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This the question given in my textbook

A thin, uniform rod of length $l$ is rotated with constant angular speed $\omega$ about an axis passing through it's one end and perpendicular to one end of the rod. Find the increase in the length. $[$ Density of material is $d$ and Young's modulus is $Y$ $]$

$\bf{Solution}$

$-dT = dm\omega^2x$

$-\int dT ${upper limit T(x) lower limit (0)} = $\int \frac{M}{L}dx\omega^2x${upper limit x lower limit x=l ]

$T(x) = \frac{dA\omega^2L^2}{2}(1 - \frac{x^2}{L^2})$

[A=area of cross section of the rod which is constant for the rod] For element

$\frac{T(x)}{A} = Y\frac{dl}{dx}$

or

$dl = \frac{T(x)dx}{AY} = \frac{d\omega^2L^2}{2Y}(1 - \frac{x^2}{L^2})$

I don't understand this step $\frac{T(x)}{A} = Y\frac{dl}{dx}$ can anyone explain what is happening here thank's

akash

EDIT== I don't know how to set upper limit and lower limit in the integration that's why i have written it like this

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up vote 1 down vote accepted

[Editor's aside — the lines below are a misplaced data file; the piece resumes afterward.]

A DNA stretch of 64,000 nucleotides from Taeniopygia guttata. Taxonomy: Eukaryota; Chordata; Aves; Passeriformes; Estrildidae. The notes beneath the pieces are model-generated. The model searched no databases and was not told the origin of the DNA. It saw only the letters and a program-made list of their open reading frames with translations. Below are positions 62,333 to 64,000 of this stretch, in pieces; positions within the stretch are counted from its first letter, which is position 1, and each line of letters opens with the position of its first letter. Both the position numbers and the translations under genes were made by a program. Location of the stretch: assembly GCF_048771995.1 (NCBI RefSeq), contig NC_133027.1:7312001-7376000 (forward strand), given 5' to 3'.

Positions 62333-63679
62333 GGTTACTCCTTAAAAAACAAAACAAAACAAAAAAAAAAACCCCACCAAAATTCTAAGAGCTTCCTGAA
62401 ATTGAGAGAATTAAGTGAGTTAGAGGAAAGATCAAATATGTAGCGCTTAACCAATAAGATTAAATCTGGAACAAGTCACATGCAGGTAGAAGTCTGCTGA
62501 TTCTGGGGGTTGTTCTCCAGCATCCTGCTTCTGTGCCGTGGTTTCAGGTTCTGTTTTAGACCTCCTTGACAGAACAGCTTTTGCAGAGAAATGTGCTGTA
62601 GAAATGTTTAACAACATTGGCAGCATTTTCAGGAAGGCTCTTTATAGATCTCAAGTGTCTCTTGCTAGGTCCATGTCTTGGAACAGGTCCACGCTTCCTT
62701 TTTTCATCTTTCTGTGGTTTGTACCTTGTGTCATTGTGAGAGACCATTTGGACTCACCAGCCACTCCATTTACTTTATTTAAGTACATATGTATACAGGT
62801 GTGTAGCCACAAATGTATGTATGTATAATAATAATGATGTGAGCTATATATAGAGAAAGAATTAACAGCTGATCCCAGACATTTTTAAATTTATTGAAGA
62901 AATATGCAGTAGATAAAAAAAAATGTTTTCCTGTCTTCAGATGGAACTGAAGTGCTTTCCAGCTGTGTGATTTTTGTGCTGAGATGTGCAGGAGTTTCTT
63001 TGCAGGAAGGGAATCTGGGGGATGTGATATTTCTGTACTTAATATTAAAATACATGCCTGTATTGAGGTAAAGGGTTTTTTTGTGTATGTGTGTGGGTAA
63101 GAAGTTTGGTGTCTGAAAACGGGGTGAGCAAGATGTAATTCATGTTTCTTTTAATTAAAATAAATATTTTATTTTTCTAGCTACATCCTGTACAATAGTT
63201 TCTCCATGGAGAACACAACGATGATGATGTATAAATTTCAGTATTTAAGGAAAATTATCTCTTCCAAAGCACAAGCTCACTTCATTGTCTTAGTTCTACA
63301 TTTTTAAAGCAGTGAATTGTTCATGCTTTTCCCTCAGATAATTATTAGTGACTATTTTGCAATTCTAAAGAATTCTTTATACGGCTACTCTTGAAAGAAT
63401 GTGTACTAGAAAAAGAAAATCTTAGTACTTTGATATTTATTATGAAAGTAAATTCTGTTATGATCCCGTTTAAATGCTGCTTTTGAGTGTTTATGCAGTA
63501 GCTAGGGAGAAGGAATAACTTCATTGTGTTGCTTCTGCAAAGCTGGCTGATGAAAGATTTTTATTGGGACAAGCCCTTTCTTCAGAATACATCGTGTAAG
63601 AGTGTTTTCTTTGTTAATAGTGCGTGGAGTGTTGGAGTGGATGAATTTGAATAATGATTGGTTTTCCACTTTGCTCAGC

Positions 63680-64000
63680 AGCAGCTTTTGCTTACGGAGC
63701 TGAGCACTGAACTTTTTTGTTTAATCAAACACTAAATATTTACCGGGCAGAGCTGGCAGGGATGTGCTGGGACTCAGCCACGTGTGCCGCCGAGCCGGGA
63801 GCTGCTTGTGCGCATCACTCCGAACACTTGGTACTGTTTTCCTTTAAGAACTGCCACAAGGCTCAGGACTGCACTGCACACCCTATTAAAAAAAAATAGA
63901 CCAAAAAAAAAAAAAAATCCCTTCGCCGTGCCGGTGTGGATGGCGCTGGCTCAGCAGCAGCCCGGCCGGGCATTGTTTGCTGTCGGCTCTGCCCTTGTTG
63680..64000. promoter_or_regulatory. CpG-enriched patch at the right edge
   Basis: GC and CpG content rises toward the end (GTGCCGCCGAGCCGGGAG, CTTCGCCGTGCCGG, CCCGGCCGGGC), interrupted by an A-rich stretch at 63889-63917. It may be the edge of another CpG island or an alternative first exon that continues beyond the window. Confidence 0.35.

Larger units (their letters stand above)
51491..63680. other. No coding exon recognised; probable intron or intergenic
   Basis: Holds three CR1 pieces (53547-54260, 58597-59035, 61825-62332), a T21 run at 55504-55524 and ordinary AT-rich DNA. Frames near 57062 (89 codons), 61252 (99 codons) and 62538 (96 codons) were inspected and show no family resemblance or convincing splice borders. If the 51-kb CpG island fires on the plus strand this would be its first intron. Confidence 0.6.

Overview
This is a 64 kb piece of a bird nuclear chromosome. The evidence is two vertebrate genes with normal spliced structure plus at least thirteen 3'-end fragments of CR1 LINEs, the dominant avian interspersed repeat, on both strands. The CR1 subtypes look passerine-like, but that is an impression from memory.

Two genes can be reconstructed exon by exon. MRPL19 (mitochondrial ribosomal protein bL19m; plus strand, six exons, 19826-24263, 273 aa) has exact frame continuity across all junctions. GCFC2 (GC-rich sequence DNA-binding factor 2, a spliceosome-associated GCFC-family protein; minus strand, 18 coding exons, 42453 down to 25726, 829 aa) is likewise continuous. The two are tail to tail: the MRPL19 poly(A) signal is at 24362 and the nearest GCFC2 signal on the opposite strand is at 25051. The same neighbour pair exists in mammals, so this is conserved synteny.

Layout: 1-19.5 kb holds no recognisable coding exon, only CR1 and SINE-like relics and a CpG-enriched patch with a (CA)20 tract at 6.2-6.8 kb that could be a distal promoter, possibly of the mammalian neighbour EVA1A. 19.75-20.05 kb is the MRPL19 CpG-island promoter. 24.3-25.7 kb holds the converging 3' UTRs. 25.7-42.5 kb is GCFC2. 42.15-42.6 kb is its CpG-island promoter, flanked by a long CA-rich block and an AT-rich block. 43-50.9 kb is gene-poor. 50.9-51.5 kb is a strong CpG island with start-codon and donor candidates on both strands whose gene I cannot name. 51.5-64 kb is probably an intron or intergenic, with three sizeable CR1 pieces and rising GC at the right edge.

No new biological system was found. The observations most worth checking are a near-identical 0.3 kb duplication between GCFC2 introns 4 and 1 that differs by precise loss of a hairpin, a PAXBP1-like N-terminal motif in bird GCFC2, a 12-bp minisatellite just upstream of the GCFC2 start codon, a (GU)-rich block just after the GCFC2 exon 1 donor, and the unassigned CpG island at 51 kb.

That equation is basically equating Young's modulus to stress by strain ratio, i.e.

$$Y=\frac{T/A}{\Delta l/l}$$

  • As the tension is a function of $x$ on the rod, it is denoted as $T(x)$.
  • Area of cross section is $A$.
  • $\Delta l$, the change in length is denoted by $dl$.
  • $l$, the length under consideration is $dx$. Note that the textbook has considered an - infinitesimal length because tension $T(x)$ is not constant throughout the length of the rod. But we can assume it to be constant for an infinitesimally small length $dx$.

Also note that $dl$ is the change in length of only the $dx$ part, and not the whole rod.

Then you get your equation $$Y\frac{dl}{dx}=\frac {T(x)}A$$ Which gives the integral $$\int dl = \int_{x=0}^{x=l} \frac{T(x)dx}{YA}$$

You put limits as $x=0$ to $x=l$ because $x$ varies from $0\to l$. The LHS gives you $\Delta l$ which is the total increment in length of the whole rod.

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